Next three games crucial for Gannon

BY SUCH fine margins are careers made or ended, I guess.
The hard-earned point at Wycombe – which was so nearly three – has given new boss Jim Gannon a platform on which to build.
Two weeks ago, such was the backlash from fans that you wouldn’t have got great odds on him still being around come May.
He still has some work to do to convince the nay-sayers, but they should at least have the good grace to admit we are improving.
Four points from seven against stiff opposition means the Vale are now perfectly placed to move back into the automatic promotion places.
It is overstating it to say the next three games – all at home – will make or break our season, but seven points from nine – or, dare I say it, three wins – and I reckon we will be in the top three again.
I don’t fancy the lottery that is the play-offs, so the fact top scorer Marc Richards could be back as early as the game against Bradford is a real boost at just the right time.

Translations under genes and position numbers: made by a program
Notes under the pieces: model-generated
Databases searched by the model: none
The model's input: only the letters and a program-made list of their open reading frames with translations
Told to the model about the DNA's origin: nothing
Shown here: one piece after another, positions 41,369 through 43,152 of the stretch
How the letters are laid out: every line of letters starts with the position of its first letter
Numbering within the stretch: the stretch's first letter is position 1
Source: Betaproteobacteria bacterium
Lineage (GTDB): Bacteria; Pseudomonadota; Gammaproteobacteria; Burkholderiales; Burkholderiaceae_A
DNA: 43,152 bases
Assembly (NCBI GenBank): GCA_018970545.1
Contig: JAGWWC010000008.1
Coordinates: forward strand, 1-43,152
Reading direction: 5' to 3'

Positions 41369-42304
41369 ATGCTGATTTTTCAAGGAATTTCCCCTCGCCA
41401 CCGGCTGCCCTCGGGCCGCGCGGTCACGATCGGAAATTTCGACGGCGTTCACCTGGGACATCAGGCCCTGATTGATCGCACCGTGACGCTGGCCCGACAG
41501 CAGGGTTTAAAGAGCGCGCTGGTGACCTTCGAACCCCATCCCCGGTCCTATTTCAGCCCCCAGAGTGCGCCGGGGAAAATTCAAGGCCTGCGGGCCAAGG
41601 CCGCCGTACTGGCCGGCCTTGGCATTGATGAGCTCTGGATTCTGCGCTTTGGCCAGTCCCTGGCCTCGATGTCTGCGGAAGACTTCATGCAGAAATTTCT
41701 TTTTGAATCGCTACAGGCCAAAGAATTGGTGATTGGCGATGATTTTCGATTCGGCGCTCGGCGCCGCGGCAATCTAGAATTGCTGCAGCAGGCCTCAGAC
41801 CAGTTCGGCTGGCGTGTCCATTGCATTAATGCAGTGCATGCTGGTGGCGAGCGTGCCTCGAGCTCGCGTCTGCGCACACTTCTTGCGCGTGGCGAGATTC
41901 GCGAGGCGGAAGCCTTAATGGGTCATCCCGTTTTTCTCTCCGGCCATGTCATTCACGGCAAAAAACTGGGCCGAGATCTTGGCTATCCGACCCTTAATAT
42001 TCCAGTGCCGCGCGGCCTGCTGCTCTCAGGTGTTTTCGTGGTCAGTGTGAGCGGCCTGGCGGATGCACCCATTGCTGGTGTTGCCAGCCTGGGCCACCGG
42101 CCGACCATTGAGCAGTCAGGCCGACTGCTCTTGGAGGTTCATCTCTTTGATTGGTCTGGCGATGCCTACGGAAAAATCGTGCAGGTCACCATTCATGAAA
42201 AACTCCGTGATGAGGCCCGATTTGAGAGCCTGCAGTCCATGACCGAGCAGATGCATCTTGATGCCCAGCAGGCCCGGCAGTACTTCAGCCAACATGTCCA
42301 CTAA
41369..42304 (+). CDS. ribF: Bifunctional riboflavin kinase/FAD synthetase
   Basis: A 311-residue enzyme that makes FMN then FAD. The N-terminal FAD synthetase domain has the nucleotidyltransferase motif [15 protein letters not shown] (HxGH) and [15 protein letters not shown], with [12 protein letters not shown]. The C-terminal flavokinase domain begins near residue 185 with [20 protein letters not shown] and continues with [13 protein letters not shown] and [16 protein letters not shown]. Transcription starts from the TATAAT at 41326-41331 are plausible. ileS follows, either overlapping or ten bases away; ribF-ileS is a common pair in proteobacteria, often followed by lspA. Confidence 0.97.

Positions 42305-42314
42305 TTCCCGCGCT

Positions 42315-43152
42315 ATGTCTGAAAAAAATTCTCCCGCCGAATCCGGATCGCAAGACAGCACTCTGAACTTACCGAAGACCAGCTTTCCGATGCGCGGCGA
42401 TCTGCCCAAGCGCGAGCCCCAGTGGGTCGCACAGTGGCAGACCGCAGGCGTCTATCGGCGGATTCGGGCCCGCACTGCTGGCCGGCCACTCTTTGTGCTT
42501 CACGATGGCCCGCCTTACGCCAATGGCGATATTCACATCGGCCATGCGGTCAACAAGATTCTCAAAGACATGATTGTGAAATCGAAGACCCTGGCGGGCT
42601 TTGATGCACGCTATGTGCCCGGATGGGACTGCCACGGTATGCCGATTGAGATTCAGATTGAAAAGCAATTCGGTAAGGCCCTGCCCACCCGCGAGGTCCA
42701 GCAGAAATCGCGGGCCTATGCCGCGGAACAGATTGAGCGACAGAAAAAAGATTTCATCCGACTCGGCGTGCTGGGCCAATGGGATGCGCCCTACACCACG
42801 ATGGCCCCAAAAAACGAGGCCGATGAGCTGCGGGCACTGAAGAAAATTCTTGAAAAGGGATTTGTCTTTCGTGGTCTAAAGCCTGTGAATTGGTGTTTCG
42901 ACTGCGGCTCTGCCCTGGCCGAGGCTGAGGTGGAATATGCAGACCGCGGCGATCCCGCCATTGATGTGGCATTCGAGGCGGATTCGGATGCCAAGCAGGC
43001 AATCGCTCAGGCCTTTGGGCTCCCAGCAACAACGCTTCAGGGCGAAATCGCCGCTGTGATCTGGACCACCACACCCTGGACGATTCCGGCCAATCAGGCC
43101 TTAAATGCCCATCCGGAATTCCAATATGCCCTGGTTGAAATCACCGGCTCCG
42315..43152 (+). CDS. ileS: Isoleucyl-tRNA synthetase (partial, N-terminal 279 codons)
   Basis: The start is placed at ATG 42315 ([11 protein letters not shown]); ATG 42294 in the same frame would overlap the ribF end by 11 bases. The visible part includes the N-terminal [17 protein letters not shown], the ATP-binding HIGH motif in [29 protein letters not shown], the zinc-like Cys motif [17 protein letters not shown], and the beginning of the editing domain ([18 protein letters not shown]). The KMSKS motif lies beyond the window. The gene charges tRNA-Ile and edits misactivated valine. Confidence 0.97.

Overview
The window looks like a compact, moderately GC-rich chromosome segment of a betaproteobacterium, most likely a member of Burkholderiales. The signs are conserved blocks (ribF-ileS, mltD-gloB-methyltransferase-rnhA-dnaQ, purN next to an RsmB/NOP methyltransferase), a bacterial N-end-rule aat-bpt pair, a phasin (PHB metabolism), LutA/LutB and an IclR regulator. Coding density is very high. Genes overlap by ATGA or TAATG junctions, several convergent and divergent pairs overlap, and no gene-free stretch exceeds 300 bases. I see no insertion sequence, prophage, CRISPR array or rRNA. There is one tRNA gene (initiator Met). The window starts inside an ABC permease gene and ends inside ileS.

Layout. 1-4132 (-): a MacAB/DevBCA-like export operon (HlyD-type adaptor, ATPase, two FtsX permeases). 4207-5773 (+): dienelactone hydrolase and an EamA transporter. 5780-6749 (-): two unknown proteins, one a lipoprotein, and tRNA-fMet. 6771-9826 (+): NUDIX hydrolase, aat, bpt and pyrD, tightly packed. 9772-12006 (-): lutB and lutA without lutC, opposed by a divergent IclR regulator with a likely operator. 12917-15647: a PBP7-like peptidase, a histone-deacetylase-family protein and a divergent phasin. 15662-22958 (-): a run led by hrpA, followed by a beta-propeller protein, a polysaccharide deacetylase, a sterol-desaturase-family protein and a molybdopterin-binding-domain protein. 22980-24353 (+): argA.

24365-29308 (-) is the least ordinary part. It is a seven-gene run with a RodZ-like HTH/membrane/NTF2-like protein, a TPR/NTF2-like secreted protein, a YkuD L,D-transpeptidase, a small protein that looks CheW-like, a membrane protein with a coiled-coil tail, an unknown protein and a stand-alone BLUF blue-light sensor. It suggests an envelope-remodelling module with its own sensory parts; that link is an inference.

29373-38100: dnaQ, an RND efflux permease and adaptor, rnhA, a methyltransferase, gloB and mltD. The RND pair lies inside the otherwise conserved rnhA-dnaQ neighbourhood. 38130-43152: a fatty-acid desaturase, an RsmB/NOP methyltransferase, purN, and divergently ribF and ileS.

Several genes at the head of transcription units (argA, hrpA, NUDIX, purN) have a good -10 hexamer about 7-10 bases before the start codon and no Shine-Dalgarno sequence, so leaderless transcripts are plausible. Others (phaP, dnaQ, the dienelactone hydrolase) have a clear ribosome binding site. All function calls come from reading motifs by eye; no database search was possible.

As is the news that defensive lynchpin Gareth Owen’s injury isn’t as bad as was first thought and he could be back within a month or so.
Fortunately, in the versatile Lee Collins and Richie Sutton, we have decent cover for the big man, although we will miss his leadership.
The only setback is the three-match suspension of play-maker Gary Roberts, who was dismissed for violent conduct while playing for the reserves this week.
It’s a crying shame because his long-range passing is exceptional at this level, and I genuinely think he could be the difference for us come the end of the season.
Of course, off-field matters continue to colour everything that happens at the club.
Petitions, black and gold scarves and anti-board protests are the backdrop to whatever happens on the park, and I can’t see that changing while the current administration remains in place.
Mo Chaudry’s bid to buy the club is the most significant development in recent years.
The problem that the board have – and they know it – is that they need a damn good reason to turn him down which doesn’t involve hiding behind the 24.9 per cent shareholding stake rule.
Hopefully, weeks of shadow boxing will now give way to substantive talks and Mr Chaudry will get a fair hearing when the two sides finally meet.

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